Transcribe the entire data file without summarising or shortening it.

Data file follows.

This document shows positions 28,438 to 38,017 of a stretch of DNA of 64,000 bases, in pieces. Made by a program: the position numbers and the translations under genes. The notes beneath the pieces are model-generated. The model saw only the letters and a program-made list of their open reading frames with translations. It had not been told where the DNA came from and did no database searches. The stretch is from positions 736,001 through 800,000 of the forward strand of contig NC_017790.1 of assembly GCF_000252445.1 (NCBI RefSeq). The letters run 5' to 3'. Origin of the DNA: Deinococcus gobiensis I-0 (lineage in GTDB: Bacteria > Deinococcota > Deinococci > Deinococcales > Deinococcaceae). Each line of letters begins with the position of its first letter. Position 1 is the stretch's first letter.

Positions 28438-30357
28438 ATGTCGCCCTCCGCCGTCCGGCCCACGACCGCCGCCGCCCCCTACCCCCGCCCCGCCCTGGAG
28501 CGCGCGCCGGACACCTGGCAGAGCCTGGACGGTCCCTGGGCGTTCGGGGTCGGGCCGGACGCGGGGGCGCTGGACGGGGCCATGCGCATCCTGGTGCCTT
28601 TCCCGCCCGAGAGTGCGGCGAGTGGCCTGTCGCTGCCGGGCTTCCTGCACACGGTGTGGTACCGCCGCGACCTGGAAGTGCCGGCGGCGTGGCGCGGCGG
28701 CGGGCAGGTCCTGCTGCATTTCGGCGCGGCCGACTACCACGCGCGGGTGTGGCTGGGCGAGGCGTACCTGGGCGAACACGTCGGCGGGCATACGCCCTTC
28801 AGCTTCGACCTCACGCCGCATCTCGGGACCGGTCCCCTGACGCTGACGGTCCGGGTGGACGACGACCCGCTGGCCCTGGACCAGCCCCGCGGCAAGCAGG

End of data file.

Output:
This document shows positions 28,438 to 38,017 of a stretch of DNA of 64,000 bases, in pieces. Made by a program: the position numbers and the translations under genes. The notes beneath the pieces are model-generated. The model saw only the letters and a program-made list of their open reading frames with translations. It had not been told where the DNA came from and did no database searches. The stretch is from positions 736,001 through 800,000 of the forward strand of contig NC_017790.1 of assembly GCF_000252445.1 (NCBI RefSeq). The letters run 5' to 3'. Origin of the DNA: Deinococcus gobiensis I-0 (lineage in GTDB: Bacteria > Deinococcota > Deinococci > Deinococcales > Deinococcaceae). Each line of letters begins with the position of its first letter. Position 1 is the stretch's first letter.

Positions 28438-30357
28438 ATGTCGCCCTCCGCCGTCCGGCCCACGACCGCCGCCGCCCCCTACCCCCGCCCCGCCCTGGAG
28501 CGCGCGCCGGACACCTGGCAGAGCCTGGACGGTCCCTGGGCGTTCGGGGTCGGGCCGGACGCGGGGGCGCTGGACGGGGCCATGCGCATCCTGGTGCCTT
28601 TCCCGCCCGAGAGTGCGGCGAGTGGCCTGTCGCTGCCGGGCTTCCTGCACACGGTGTGGTACCGCCGCGACCTGGAAGTGCCGGCGGCGTGGCGCGGCGG
28701 CGGGCAGGTCCTGCTGCATTTCGGCGCGGCCGACTACCACGCGCGGGTGTGGCTGGGCGAGGCGTACCTGGGCGAACACGTCGGCGGGCATACGCCCTTC
28801 AGCTTCGACCTCACGCCGCATCTCGGGACCGGTCCCCTGACGCTGACGGTCCGGGTGGACGACGACCCGCTGGCCCTGGACCAGCCCCGCGGCAAGCAGG